Potatoman’s visit to the metropolis is such a simple yet hilariously effective depiction of city life. The city itself consists of many other potatopeople going about their business, being “BZY BZY BZY” as you’d expect city folk to be. Yet it was never really made clear what the potatopeople did that made them so busy. They just kinda rushed around, back and forth in hurried beelines until a random car slammed into them or sent them spinning in amusing cartwheels. After dodging these crazed drivers, I ran into one potatoman who was more willing to talk about The Troof than anyone else in the game. He asked whether or not The Troof could be used to attract ladies, get him a new car, or even make him mayor. He continued asking if The Troof would let him stop going to school and work, and if it would let him watch more TV. Following my Alice in Wonderland idea, I found this sort of questioning to be a pretty spot on representation of the get rich quick sort of person. Pyramid schemes and loopholes ahoy. Sounds like the city if you ask me.

I don’t want to ruin all of Potatoman’s bizarre journey. Half the intrigue is meeting this strange assortment of characters yourself and getting that oh fuck you, game feeling when an obstacle changes behavior right after you felt you mastered it. There’s even a nice twist at the end which could possibly reveal The Troof, or maybe just undercut it entirely. I think the verdict’s still out on that one. But the conclusion is beautiful in its use of game mechanics to make the player feel a loss of ability. By making old obstacles suddenly seem impossible, it shows the player what it feels like to surrender oneself to encroaching inevitability, to just give up and embrace what’s coming. Think the conclusion of Journey, but, you know, coming from a silly little game about a sentient potato.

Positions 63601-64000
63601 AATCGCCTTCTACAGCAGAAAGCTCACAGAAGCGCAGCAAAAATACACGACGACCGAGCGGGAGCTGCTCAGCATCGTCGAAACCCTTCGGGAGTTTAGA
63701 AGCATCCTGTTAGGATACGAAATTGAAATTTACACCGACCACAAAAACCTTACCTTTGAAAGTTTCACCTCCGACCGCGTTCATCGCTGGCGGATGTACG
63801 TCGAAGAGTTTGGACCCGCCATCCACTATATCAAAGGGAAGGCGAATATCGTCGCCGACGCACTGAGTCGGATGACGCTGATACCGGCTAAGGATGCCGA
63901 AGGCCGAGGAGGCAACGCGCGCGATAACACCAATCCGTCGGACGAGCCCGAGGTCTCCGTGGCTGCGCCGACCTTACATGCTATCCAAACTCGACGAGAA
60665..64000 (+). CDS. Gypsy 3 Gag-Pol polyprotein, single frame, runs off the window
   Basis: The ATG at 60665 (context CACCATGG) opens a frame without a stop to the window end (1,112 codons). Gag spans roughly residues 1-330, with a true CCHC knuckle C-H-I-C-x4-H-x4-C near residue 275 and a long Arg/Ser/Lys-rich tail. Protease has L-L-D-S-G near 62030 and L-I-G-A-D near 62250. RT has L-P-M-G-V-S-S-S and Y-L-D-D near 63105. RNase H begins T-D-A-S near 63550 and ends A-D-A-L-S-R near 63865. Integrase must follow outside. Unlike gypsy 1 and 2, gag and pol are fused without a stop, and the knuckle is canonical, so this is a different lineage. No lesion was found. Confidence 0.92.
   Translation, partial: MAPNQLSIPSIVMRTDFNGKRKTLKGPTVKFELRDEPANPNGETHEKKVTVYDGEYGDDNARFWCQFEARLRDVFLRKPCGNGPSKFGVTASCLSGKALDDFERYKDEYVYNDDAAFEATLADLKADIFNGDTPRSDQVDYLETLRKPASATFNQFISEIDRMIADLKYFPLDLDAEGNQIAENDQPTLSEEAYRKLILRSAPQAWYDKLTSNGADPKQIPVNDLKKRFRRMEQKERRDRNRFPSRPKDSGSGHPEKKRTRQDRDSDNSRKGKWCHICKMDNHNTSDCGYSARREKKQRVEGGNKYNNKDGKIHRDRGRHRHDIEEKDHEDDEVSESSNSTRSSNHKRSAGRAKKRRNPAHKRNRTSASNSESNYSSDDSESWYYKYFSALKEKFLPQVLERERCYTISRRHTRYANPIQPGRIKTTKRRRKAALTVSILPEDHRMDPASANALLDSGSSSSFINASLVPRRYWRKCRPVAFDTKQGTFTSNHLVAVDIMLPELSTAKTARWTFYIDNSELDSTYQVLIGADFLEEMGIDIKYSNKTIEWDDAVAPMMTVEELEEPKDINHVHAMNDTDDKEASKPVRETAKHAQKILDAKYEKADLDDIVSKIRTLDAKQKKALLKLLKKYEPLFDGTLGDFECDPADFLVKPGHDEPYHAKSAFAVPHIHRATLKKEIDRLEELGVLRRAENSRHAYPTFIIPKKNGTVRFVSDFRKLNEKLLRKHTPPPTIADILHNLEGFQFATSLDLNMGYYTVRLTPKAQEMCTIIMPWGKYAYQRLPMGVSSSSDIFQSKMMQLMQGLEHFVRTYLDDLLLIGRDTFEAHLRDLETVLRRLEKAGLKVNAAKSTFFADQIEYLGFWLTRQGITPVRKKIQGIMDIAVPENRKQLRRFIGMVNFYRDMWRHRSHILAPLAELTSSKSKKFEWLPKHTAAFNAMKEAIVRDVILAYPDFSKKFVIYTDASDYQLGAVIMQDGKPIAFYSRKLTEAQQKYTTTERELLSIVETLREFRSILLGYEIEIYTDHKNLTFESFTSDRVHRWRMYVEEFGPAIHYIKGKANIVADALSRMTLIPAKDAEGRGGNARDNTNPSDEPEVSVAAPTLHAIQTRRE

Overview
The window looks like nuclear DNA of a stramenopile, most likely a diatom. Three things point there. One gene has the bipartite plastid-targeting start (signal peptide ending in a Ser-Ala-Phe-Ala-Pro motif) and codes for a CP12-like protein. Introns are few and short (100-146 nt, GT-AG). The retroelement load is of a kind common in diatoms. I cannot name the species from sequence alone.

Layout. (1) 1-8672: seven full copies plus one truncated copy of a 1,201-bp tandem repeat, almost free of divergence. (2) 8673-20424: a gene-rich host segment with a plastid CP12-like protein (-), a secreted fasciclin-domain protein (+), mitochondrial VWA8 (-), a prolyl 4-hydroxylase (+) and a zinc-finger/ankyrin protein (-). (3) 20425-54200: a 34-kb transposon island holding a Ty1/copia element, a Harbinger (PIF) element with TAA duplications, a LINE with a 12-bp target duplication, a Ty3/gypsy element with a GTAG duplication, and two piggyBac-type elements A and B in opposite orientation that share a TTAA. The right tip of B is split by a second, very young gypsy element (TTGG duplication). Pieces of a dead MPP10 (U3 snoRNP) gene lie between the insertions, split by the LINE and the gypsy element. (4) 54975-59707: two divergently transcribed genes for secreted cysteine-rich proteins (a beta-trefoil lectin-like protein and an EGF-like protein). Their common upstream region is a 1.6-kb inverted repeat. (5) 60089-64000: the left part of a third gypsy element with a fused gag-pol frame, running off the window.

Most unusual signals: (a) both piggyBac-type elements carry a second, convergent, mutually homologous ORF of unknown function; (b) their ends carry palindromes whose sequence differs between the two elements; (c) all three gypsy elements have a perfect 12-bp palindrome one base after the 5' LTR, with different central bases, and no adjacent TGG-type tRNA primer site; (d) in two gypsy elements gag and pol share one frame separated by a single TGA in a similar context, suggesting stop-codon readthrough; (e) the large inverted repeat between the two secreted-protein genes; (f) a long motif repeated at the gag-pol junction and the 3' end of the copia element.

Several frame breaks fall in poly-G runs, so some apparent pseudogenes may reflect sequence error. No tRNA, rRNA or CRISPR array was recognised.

What I find most satisfying about Potatoman Seeks The Troof is that it leaves itself open to multiple and even conflicting interpretations. In talking about it, players must draw from their own life experiences to contextualize the often-puerile action of the game. Personally, I found a connection with Potatoman’s need to find meaning in things (as if this feature didn’t make that self-evident already). He’s this wide-eyed, outlandish figure who takes on tasks that are too big for him. Tasks that have the potential to ruin him, to turn his worldview upside down. I look at his journey and see a tale that celebrates the pursuit of the impossible just as much as it warns the player against it. It showed me that I’ve got a bit of Potatoman in me. Perhaps everyone does. And if that isn’t The Troof, I don’t know what is.

So really, I don’t feel that Potatoman is a game about telling The Troof. I think it’s a game about reflecting on The Troof, about learning what The Troof means to you.

Or it could just be about potatoes.

Yeah, it’s probably that one.